And, and we actually developed like three different scenarios. So if these assumptions are true, then this scenario is probably the realistic one. And so we had a realistic and an optimistic and a pessimistic scenario, and we even named those scenarios, which really helped. And I think you need to have different odds. I think. So what’s realistic. What’s pessimistic. What, um, what is optimistic, but then even, um, I think about pipeline sales where we say, okay, so we’re beginning to talk to this particular account. And what’s the likelihood that is going to turn into business, how much business do we think it’s going to be? And what’s the percentage likelihood, but to be able to put, let’s say it’s worth X thousand dollars, but there’s a call it a 25% chance that that’s likely to happen. Well, now, if you add up that all of those opportunities within the pipeline, you have a more realistic, I think, a more, a more measured assessment and analysis of what the opportunities really look like and how that’s going to affect your business.
Speaker 4 (27:21):
It’s so much great stuff you impact there. Let’s, um, let’s try and drive down on a couple of them. Yeah. Because I think they’d be great for our listeners to kind of explore a little more earlier. We talked about an outcome, uh, with a decision like resulting and that sometimes a leader gets an outcome they didn’t expect. Right. So I think that expectation can be tied to this idea of probability and scenario planning. If we feel the need to see things in black and white, this will work, or this will fail, then suddenly we do get an outcome that we didn’t expect. Right. Because there were only two outcomes. Yeah. So when you talk about this scenario planning for strategic planning, it probably is applicable to many decisions that leaders are making on a regular basis. So when I go into something a hundred percent sure of something, how does that limit my effectiveness as a leader?
Speaker 5 (28:15):
Well, I think you’re, you’re going to focus all your energies, um, whether they be well spent or not, and ensuring that that outcome actually happens. Right? So as leaders, we want to be proven to be right. I, if I’m a hundred percent sure, and I go on record in front of the team and maybe in front of the board or the executive team and say, this is what’s going to happen. You can end up expanding a lot of wasted energy in trying to prove that you are right. And so that’s one thing I think about, I think though, if you go in with a recommendation or proposal and you say, and I have about a 70% certainty that this is going to play out well, you’re still looking to that other 30% and you’re looking for signs or signals, which you would be blinded to otherwise, that would suggest that maybe the 30% is actually going to play out rather than the 70 you bet on.
Speaker 4 (29:08):
I would also think that it limits other people as well. Right. If you, as a leader say that you’re a hundred percent sure of something, I’m probably a lot less likely to engage in conversation or debate or healthy conflict, as you said earlier, to try and talk about an alternative, because in your mind, you’re telling me there is no alternative. So you probably end up shutting down some teammates and some good creativity as well. Yeah. Yeah. It’s funny when we think about, um, how much our brains really love to be. Right. Right. I mean, we all know that in, in, uh, intuitively. Um, but when we are able to embrace this idea of thinking in bets of possibilities, I’m just, I get excited for leaders about what potential that can really open up, right? Because from a creativity, from an innovation standpoint, this idea that there are multiple outcomes and not just one, I think would help position leaders and teams to your point, prepare for lots of scenarios to think things through differently. I think it just elevates the strategic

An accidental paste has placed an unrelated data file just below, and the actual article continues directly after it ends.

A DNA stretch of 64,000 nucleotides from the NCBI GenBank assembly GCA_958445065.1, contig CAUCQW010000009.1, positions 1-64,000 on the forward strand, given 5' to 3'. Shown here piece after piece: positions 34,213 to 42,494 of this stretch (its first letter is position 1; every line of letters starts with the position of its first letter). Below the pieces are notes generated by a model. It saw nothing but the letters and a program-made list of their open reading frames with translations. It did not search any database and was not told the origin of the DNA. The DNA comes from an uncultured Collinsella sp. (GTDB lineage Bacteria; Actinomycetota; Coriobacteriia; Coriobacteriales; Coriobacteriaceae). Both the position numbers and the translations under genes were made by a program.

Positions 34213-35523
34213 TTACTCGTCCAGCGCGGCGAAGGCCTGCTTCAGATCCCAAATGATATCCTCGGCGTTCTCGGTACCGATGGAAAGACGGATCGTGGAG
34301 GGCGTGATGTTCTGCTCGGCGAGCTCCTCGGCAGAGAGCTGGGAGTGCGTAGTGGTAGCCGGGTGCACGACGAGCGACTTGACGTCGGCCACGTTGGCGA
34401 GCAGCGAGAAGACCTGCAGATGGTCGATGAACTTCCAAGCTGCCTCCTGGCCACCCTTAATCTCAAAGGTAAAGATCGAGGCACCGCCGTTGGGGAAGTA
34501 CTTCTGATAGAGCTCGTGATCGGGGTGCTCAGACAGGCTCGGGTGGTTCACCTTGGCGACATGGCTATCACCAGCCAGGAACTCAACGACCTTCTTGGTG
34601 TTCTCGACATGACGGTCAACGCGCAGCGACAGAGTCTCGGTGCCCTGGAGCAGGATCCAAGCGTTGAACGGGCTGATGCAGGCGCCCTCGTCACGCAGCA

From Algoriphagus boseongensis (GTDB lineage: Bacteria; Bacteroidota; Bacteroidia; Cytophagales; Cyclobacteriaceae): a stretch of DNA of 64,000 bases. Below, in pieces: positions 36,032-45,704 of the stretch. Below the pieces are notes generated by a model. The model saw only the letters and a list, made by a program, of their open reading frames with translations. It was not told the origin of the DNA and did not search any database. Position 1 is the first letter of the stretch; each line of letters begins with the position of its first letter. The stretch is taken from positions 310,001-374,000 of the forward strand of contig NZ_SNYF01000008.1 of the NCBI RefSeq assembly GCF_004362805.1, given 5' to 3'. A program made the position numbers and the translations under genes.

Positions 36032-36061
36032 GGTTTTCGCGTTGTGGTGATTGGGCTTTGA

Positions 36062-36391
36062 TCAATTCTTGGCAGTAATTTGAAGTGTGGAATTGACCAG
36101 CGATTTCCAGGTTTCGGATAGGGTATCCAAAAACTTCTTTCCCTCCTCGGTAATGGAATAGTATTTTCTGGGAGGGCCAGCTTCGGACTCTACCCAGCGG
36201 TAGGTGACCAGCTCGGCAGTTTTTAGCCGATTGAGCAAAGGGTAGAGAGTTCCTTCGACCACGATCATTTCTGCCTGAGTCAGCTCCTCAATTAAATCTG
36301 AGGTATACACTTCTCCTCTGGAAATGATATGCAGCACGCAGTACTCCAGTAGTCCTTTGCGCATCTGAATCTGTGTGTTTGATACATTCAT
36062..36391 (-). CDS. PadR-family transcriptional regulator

Speaker 5 (30:11):
Muscle of a team. Yes. I love that notion of a strategic bet too. Um, when I’m working with teams on strategic planning, we, we do this, we identify what are the strategic bets that you’re going to put a disproportionate amount of time, money, and effort into. Um, and that’s the key, right? Because when you’re identifying strategic initiatives, you get to work on these things. And with the whole idea that a strategic bet when it pays off, if it pays off and there’s always an F um, that is going to accelerate your progress toward your desired end result toward your, your, um, long-term vision or your big, hairy, audacious goals, long and short term goals. So this notion of calling it a bet, because it’s not a short, you really, you just don’t know whether or not it’s going to pay off. And I think that ends up being, um, very important, high emotional intelligence thinking, uh, for the team and the leaders. The other piece to this, when I think about, um, from a planning standpoint is the ability to adjust. If it looks like a strategic bet is not paying off. And as we discussed earlier, make sure that you know how to make adjustments and adjustments quickly to be able to move to a different bet. If it doesn’t look like you’re going down the right road, or if it’s not having the desired result. So that ability to adjust and make changes is very important. That agility, that teams need is really important.